ST. LOUIS -- The Future Combat System (FCS) family of Manned Ground Vehicles (MGVs) being developed by the LSI MGV Team, including their major teammates General Dynamics and BAE Systems, successfully completed the U.S. Army and Lead Systems Integrator’s (LSI) Systems Functional Review (SFR) event.
General Dynamics Land Systems, a business unit of General Dynamics, and BAE Systems formed an integrated design team in December 2003 to develop and demonstrate a family of eight Manned Ground Vehicles, sharing common components and subsystems. General Dynamics Land Systems has the lead responsibility for the overall MGV Common Systems Engineering and Integration and the integration of the Command and Control Vehicle, the Mounted Combat System and the Reconnaissance and Surveillance Vehicle. BAE Systems is participating in the Common design and is responsible for integrating the FCS Recovery and Maintenance Vehicle, Infantry Carrier Vehicle, Medical Vehicle, the Non-Line-of-Sight-Cannon, and Mortar.
The purpose of the SFR is to confirm that the Army, LSI and GD/BAE Team understand the MGV platform-level requirements as communicated from the System of System specifications, and have developed MGV platform concepts that meet the requirements. The week-long review included a comprehensive examination of 16 areas. All issues identified during the process have been resolved or have approved closure plans in place.
The key SFR requirements met include completion of:
- Prime Item Development Specifications for each of the 8 MGV variants
- Functional analysis and allocation of requirements
- Design data defining each of the variants
- Analyses, reports, trade studies, logistics, support analysis data, and design documentation
- Proposed system design configuration in terms of Technical Performance Measures (TPMs)
- Individual program and design plans
“Completion of the MGV SFR represents an important accomplishment for the Army, LSI and our partners as we prepare for the next FCS technical milestone, the In-process Preliminary Design Review in August, and continue to focus on program execution,” said Dennis Muilenburg, Boeing vice president-general manager and FCS program manager. “MGVs are a crucial element of the FCS system of systems, and we are pleased with the tremendous effort put forth by the MGV design team of BAE and General Dynamics to ensure a successful SFR.”
Successful completion of the MGV SFR positions the program for the beginning of the MGV Preliminary Design Phase, which will be started in steps as closure plans are completed. Here, platform hardware and software requirements at the subsystem and component level will be identified and defined, and designs will be developed that support moving to the next phase - detailed design.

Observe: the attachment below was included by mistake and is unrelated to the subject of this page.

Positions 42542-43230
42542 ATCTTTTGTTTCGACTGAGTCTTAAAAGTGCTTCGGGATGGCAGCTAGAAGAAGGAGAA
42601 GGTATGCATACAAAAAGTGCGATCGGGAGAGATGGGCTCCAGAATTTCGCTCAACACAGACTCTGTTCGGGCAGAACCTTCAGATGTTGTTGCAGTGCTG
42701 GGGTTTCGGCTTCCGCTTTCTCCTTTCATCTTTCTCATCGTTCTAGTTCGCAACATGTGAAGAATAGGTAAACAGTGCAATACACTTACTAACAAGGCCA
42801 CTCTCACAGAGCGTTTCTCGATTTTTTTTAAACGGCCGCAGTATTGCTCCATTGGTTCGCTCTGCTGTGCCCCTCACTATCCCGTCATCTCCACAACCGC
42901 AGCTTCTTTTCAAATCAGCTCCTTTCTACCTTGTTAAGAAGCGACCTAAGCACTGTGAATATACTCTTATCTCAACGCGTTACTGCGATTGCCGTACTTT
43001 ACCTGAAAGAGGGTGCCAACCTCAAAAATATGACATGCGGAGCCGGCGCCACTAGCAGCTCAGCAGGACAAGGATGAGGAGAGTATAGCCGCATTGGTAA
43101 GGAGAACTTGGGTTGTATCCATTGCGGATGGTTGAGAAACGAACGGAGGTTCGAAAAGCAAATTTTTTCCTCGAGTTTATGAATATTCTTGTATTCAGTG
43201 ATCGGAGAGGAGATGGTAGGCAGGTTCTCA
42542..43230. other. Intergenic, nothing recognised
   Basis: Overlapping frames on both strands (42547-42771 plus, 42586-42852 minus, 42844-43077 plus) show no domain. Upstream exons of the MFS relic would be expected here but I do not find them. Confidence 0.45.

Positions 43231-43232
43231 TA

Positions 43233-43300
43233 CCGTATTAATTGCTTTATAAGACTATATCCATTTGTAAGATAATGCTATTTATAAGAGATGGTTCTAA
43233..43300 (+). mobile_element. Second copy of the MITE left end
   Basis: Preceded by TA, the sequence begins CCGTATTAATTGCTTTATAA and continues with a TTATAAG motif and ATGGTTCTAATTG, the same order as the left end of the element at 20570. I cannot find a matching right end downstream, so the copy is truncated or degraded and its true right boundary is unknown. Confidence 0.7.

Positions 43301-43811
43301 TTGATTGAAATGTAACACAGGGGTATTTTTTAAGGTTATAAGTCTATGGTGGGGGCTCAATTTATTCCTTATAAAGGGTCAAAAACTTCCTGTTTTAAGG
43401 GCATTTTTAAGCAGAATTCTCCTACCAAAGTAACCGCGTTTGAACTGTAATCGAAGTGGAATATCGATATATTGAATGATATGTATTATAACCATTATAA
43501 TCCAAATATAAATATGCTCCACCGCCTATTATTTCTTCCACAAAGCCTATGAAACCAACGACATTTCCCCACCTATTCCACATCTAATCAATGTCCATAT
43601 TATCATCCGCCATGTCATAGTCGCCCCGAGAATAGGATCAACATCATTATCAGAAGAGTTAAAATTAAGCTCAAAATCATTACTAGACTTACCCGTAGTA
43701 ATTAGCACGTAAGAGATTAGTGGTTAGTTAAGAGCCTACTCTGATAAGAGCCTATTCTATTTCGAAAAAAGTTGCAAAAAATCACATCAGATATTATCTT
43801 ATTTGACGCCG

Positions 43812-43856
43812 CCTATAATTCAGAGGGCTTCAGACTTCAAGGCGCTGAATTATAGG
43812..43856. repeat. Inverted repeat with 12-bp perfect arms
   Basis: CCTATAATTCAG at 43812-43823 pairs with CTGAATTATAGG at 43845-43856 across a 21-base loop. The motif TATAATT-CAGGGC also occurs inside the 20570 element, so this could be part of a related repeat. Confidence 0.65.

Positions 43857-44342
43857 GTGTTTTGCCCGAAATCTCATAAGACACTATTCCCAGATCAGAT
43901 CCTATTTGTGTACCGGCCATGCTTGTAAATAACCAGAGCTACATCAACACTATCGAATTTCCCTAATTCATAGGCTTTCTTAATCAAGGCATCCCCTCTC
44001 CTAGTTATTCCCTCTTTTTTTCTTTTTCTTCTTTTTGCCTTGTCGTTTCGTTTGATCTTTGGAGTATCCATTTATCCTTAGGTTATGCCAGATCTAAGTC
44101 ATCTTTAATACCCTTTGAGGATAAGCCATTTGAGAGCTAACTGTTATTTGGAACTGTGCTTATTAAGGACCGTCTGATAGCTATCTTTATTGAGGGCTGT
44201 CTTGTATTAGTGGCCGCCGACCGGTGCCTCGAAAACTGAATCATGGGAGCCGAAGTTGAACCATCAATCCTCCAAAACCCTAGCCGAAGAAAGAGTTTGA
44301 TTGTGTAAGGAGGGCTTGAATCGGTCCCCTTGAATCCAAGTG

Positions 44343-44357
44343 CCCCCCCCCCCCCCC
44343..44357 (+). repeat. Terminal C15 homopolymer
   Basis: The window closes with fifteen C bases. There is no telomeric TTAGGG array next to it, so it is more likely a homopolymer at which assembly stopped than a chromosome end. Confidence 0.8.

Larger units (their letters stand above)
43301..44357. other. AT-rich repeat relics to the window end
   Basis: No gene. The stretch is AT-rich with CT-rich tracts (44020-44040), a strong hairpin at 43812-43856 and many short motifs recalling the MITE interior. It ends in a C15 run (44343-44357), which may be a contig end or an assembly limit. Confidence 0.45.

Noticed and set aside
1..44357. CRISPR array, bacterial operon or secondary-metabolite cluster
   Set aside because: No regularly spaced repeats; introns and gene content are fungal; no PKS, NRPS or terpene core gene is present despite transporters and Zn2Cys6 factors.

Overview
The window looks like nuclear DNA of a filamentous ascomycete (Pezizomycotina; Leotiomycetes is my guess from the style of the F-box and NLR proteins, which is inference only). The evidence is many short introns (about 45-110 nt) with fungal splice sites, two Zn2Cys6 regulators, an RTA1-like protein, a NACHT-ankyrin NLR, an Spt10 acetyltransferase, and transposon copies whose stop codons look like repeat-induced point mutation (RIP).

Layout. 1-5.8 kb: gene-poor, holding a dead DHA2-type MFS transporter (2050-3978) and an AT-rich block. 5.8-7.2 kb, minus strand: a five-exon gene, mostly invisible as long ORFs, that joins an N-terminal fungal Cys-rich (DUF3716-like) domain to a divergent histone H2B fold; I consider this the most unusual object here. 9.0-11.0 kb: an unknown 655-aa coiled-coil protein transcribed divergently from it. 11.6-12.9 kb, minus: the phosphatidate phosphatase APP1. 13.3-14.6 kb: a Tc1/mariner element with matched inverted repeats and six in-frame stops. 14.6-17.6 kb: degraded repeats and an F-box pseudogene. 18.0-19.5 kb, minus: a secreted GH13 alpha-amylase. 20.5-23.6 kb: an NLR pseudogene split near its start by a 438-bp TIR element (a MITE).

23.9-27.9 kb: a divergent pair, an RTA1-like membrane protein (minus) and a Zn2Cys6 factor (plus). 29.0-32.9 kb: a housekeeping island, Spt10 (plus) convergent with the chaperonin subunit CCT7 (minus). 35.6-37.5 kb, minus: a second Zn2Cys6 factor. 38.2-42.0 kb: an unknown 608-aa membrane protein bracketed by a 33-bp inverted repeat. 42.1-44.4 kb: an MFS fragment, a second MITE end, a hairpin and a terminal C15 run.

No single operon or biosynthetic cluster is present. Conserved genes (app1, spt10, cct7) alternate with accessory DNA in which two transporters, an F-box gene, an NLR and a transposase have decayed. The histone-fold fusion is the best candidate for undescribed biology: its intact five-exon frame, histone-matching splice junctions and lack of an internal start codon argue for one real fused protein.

The FCS MGV Family of Vehicles
The FCS family of MGVs is a critical component of the FCS-equipped force. MGVs are expected to host more than 75 percent of the Future Combat System Brigade Combat Team [FCS(BCT)] lethality and nearly that same level of ground-sensor capability. MGVs are the cornerstone of the Army’s FBCT.
FCS MGVs share a common architecture that focuses on high performance, commonality and reliability. The family of vehicles will be in the 24-ton weight class and multi-mode transportable, while offering lethality and survivability equal to or better than that of today’s heavy armored force. This will be achieved through a combination of enhanced situational awareness, assured communications within a network-centric force and use of technologies in the lethality and survivability arenas.
FCS is the centerpiece of the U.S. Army’s transformation to a lightweight, rapidly deployable and lethal network-centric force. FCS is a “System of Systems” that includes 18 vehicle platforms plus an overarching network. Once completed, FCS will integrate soldiers with a new family of unmanned air platforms and sensors, together with both manned and unmanned ground platforms across the battlespace. FCS will equip tactical formations with an affordable and optimum set of net-centric combat capabilities required to fulfill the Army’s “Future Force” vision.
General Dynamics, headquartered in Falls Church, Virginia, employs approximately 72,700 people worldwide and had 2005 revenue of $21.2 billion. The company is a market leader in mission-critical information systems and technologies; land and expeditionary combat systems, armaments and munitions; shipbuilding and marine systems; and business aviation.
BAE Systems is the premier transatlantic defense and aerospace company delivering a full range of products and services for air, land and naval forces, as well as advanced electronics, information technology solutions and customer support services. With more than 100,000 employees worldwide, BAE Systems sales exceeded GBP £15.4 billion (US$28 billion) in 2005.